Are the LIGO team measuring shock waves rather than gravity waves, gravity waves are 40 orders of magnitude weaker than electromagnetic(EM) waves, and detectors several orders of magnitude less efficient than EM detectors. Shock waves are similar to and related to sound waves and can travel through the intergalactic medium at high speed. They would be generated in neutron star collisions etc. and the LIGO detectors could be detecting them.
Food for thought
LIGO was the brainchild of Kip S. Thorne, who got his PhD from John Wheeler. I actually met him and got a chance to talk to him in the late 90's at Fermilab. This was before he won the Nobel Prize.
I have Thorne's book, which devotes a chapter to LIGO. You should read it. Then read the graduate school level textbook Gravitation by Thorne, Misner, & Wheeler, the standard in the field.
I do not see how LIGO could see a signal from an intergalactic shockwave. Gravitational waves have a quadrupole moment, which is what LIGO is designed to detect.
Yes noise is a problem, which is why LIGO has 2 interferometers, one in Washington state, the other in Louisiana. Only events detected simultaneously at both locations are considered for further analysis. Also, the length of each arm of the Fabry-Perot Michelson interferometer is 4 miles, but the beam is reflected between 2 optical flats 64 times before being recombined, for a beam length of 256 miles. A third interferometer in Italy, called VIRGO, is operational and is included in the LIGO network.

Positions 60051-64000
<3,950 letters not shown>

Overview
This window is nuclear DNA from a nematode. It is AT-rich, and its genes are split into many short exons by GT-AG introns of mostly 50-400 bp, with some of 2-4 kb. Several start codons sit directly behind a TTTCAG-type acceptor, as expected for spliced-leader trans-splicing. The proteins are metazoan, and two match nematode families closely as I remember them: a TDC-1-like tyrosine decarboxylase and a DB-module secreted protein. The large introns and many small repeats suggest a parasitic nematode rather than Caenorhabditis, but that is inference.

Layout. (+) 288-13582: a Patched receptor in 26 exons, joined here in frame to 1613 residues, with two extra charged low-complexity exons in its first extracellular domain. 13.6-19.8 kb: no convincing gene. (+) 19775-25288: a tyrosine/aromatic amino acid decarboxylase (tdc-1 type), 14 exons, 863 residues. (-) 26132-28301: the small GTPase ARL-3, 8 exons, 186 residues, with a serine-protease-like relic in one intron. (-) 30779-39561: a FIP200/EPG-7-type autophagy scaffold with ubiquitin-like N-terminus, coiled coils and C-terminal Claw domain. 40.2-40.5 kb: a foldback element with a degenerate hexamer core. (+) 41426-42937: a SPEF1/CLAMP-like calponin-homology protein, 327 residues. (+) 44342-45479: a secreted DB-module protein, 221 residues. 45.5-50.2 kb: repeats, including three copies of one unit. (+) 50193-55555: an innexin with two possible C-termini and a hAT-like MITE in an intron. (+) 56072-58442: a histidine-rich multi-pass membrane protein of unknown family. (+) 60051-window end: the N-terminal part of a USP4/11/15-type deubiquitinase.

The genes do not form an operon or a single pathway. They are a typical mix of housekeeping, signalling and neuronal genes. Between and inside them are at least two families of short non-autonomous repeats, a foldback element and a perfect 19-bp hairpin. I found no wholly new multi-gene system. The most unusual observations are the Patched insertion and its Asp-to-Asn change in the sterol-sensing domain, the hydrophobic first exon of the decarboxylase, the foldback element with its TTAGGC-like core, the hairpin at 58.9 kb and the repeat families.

Additionally, gravitational wave events have a unique signature which distinguishes them from shock waves. They have 3 phases - inspiral, coalescence, then ringdown.
What was predicted in 1993 closely matched what LIGO detected. Which is why Kip Thorne now has a Nobel Prize for physics.
Edited by EJN, 17 October 2020 - 10:19 PM.